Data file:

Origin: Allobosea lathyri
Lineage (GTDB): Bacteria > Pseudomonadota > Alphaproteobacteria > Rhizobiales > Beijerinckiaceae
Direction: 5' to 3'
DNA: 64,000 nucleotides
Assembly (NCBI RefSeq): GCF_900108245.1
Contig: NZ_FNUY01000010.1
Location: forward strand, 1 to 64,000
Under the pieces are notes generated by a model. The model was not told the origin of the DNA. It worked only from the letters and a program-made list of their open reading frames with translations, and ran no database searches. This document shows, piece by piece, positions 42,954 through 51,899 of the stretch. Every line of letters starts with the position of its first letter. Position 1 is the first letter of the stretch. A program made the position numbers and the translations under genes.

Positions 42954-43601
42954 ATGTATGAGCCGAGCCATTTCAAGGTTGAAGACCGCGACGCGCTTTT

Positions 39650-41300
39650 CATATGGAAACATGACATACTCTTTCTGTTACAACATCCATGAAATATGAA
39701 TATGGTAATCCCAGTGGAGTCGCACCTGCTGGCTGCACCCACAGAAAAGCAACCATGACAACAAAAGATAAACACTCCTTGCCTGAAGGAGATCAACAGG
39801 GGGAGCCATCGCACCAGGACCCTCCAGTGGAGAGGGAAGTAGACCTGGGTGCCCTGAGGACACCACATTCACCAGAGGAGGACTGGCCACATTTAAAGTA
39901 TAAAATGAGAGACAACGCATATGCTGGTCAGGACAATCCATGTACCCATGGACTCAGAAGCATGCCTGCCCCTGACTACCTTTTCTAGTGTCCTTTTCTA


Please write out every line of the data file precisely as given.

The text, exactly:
Origin: Allobosea lathyri
Lineage (GTDB): Bacteria > Pseudomonadota > Alphaproteobacteria > Rhizobiales > Beijerinckiaceae
Direction: 5' to 3'
DNA: 64,000 nucleotides
Assembly (NCBI RefSeq): GCF_900108245.1
Contig: NZ_FNUY01000010.1
Location: forward strand, 1 to 64,000
Under the pieces are notes generated by a model. The model was not told the origin of the DNA. It worked only from the letters and a program-made list of their open reading frames with translations, and ran no database searches. This document shows, piece by piece, positions 42,954 through 51,899 of the stretch. Every line of letters starts with the position of its first letter. Position 1 is the first letter of the stretch. A program made the position numbers and the translations under genes.

Positions 42954-43601
42954 ATGTATGAGCCGAGCCATTTCAAGGTTGAAGACCGCGACGCGCTTTT

Positions 39650-41300
39650 CATATGGAAACATGACATACTCTTTCTGTTACAACATCCATGAAATATGAA
39701 TATGGTAATCCCAGTGGAGTCGCACCTGCTGGCTGCACCCACAGAAAAGCAACCATGACAACAAAAGATAAACACTCCTTGCCTGAAGGAGATCAACAGG
39801 GGGAGCCATCGCACCAGGACCCTCCAGTGGAGAGGGAAGTAGACCTGGGTGCCCTGAGGACACCACATTCACCAGAGGAGGACTGGCCACATTTAAAGTA
39901 TAAAATGAGAGACAACGCATATGCTGGTCAGGACAATCCATGTACCCATGGACTCAGAAGCATGCCTGCCCCTGACTACCTTTTCTAGTGTCCTTTTCTA